British Columbia

B.C. First Nations plan large demonstration to stop Kinder Morgan pipeline

B.C. First Nations groups are hoping to throw another wrench in Kinder Morgan's Trans Mountain pipeline project to expand the capacity of the system running from Alberta to B.C.'s southern coast.

Trans Mountain says it is confident project can be built with respect for environment

Cedar George (L) and Will George are organizing a March demonstration against the pipeline. They say the event is a spiritual and cultural event and has been in the works for two years. (Supplied by Will George)

B.C. First Nations groups are hoping to throw another wrench in Kinder Morgan's Trans Mountain pipeline by amassing Indigenous people and their supporters on Burnaby Mountain to further delay the project.

Members of the Tsleil-Waututh First Nation are calling for a mass demonstration on Burnaby Mountain in March. They expect hundreds of Indigenous people and their supporters to join from across Canada. 

"I'll do whatever it takes to keep this beautiful British Columbia," said Cedar George, a member of the Tsleil-Waututh First Nation. His community directly faces Burnaby, one of the cities that Trans Mountain's pipeline expansion will go through. 

He says a spill could negatively impact his people's traditional diet and way of life and while the provincial government has already delayed the project, he wants to be sure it doesn't go ahead at all. 

In a statement, Trans Mountain told the CBC: "We support the right to peacefully and lawfully express opinions and views about our Project, and we understand that not everyone supports the expansion."

It added "we're confident we can build and operate this Project in a way that respects the values and priorities of Canadians and in respect of the environment."

For George though, it's not a matter of if a spill happens, but when.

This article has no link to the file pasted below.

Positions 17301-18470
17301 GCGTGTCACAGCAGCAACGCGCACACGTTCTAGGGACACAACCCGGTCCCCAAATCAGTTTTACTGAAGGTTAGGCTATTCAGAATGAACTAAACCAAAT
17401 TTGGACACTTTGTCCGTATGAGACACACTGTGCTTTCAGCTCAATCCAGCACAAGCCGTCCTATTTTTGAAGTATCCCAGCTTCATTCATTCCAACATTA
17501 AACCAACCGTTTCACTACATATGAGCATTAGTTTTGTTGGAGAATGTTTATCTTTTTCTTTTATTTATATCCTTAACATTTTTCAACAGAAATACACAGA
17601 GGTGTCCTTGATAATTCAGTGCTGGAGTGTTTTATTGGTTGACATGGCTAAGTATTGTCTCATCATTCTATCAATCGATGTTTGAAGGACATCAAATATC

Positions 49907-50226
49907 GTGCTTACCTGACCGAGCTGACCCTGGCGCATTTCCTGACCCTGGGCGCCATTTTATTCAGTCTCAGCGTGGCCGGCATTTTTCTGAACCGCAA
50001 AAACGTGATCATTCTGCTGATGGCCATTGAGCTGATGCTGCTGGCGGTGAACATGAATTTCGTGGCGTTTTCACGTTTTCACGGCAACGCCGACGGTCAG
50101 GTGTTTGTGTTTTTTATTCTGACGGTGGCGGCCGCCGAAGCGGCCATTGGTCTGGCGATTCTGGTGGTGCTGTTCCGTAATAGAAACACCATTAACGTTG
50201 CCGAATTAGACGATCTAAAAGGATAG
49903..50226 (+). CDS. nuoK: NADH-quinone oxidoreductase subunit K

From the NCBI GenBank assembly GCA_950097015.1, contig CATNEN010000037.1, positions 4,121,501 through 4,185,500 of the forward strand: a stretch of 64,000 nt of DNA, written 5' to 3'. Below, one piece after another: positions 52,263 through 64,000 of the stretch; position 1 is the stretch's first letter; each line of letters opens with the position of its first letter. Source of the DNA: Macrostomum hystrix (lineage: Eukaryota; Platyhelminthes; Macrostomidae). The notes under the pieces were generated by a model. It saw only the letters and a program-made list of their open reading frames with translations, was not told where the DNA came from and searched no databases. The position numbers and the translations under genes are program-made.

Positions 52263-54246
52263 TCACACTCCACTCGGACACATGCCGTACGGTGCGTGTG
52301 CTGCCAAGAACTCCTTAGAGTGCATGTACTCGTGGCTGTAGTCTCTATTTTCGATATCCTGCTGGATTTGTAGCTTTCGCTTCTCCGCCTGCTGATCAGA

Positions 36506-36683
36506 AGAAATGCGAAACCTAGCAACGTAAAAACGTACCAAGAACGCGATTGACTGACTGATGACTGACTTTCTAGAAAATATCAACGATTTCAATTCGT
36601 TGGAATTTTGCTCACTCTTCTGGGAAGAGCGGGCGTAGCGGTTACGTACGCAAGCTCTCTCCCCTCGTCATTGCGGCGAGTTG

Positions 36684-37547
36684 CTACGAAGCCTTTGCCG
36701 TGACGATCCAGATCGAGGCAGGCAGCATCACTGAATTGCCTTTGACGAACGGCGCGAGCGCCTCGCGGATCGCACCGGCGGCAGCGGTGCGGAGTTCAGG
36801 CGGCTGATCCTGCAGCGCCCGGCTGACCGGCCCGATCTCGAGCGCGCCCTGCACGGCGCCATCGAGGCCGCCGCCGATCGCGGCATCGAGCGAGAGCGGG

"Ninety per cent of our diet came from that water. We are being stewards of the land and when we see an immediate threat to the water, it's time for us to stand up and delay this project," George said.

'Indication of last resort'

George says he was asked by spiritual leaders and elders in his community to do something to stop the pipeline and says they've been doing ceremonies for two years since the pipeline was approved.

On Tuesday, members of the Tsleil-Waututh First Nation launched a volunteer recruitment drive via a network of Indigenous communities, environmental groups and concerned Canadians.

One of the groups supporting the action is the Union of B.C. Indian Chiefs. Bob Chamberlin is the chief councillor for the Kwikwasut'inuxw Haxwa'mis First Nation and vice president of the UBCIC.

Chief Bob Chamberlain, vice president of the Union of B.C. Indian Chiefs, addresses a news conference in this file photo from August. (Rafferty Baker/CBC)

He says demonstrations like this are a last resort for First Nations people.

"It's at a point of exasperation of engaging in due diligence with government. We are constantly pointing to the government's lack of embracing its very own laws," Chamberlin said.

He says governments need to uphold the United Nations Declaration on the Rights of Indigenous Peoples, and adhere to the notions of Indigenous rights to free, prior and informed consent.

The federal government approved the 1,147-kilometre pipeline project in November 2016. The detailed route approval process will determine the exact placement of the new pipeline.

The project is currently on hold until the route is approved. The B.C. government, meanwhile, has proposed to restrict any increase in diluted bitumen shipments until it conducts more spill response studies. The Alberta government has called for an immediate boycott of B.C. wine in retaliation. 


Angela Sterritt

CBC Reporter

Angela Sterritt is an ​award-winning investigative journalist. She is the host of Land Back, a six-part CBC British Columbia original podcast that uncovers land theft and land reclamation in Canada. Sterritt is known for her impactful journalism on the tensions between Indigenous people and institutions in Canada. She is a proud member of the Gitxsan Nation.